Originally published in bigd.bracu.ac.bd on 14 May 2020 

COVID-19 is putting all businesses, big and small, in danger of bankruptcy. From large retailers, such as JC Penny in the United States, to road-side vendors in Bangladesh, the effect of COVID-19 is felt sorely by all entrepreneurs.

In Bangladesh, there is a large number of online entrepreneurs, mostly women, who use social media platforms to sell products. How resilient are these businesses? In this study, we focused only on female online entrepreneurs who operate on Facebook to investigate how they cope with the COVID-19 shock and what strategies they use to sustain their businesses. In line with our particular interest in micro and small enterprises owned by women, we selected 122 Facebook pages managed by women in Bangladesh. The survey was conducted over a week, starting from 14 to 21 April, through an online questionnaire.

Our research findings show that:

  • More than 90% of businesses have been negatively affected due to the pandemic
  • More than 80% of businesses are facing lower revenue compared to this season in last year, which means most businesses will face the liquidity crisis, given the small cash reserves these small businesses usually have
  • Although, most of the businesses are confident about reactivating their businesses and 84% perceive that they can revive the previous condition of the businesses within one year, this perception might be clouded with the assumption of lock-down being lifted after April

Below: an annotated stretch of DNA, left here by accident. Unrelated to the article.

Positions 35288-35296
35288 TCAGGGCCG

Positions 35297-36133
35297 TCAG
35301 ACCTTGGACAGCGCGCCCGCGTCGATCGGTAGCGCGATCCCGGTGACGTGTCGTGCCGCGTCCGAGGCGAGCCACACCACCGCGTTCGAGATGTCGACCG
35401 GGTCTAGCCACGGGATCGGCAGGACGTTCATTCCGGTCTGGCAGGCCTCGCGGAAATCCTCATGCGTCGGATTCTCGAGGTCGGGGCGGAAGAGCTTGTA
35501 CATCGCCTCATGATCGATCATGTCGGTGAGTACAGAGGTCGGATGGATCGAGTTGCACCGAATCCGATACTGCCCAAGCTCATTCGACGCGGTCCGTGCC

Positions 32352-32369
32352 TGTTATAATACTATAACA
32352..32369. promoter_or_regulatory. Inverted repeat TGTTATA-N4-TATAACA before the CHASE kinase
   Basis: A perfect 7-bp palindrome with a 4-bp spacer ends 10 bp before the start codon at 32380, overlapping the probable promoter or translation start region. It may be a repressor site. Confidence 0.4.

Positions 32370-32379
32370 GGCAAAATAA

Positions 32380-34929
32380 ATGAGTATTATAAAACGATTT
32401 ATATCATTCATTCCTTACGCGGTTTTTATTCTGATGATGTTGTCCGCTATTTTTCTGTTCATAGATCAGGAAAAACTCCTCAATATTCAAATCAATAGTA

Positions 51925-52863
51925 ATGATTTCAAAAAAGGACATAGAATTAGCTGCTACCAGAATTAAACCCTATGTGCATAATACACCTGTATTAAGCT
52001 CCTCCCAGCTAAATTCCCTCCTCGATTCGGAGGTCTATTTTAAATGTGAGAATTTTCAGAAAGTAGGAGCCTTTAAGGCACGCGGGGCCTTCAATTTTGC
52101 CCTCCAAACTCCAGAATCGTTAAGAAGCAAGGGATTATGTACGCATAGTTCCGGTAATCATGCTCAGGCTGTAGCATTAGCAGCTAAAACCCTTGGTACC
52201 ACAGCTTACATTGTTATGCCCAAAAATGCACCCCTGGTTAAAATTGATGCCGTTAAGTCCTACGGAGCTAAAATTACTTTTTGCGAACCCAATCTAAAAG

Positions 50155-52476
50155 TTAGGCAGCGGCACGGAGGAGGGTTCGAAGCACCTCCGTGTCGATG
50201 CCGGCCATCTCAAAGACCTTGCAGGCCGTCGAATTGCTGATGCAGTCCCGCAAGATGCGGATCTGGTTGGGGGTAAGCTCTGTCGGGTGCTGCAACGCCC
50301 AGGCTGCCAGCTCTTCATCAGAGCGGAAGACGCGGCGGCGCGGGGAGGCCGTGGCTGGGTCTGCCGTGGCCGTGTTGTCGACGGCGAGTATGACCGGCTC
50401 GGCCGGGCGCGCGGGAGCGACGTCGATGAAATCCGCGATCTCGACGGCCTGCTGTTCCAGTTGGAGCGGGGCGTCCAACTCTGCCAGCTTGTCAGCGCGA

• Immediate coping strategy is to reduce loss by cancelling orders and selling the stock at a discount;
  • Few businesses are coming up with innovating coping mechanisms like temporary close-down while maintain social media visibility, adding products which are now in demand
  • COVID-19 does not have discernible effects on businesses by the size or type of businesses, or the characteristics of owners—small informal online businesses are and will be hurt regardless
  • For 56% of the owners, their surveyed businesses are the only source of income, with more than 67% of these businesses contributing up to 60% to their family income
  • Although most enterprises have no formal registration or trade license, there is an expectation of support from the government. How and when this assistance will arrive is not clear to entrepreneurs
  • Although most entrepreneurs have not laid-off their employees, if sales do not pick up, they will not be able to retain employees for too long

Photo from UN Women Asia and the Pacific, licensed under CC BY-NC-ND 2.0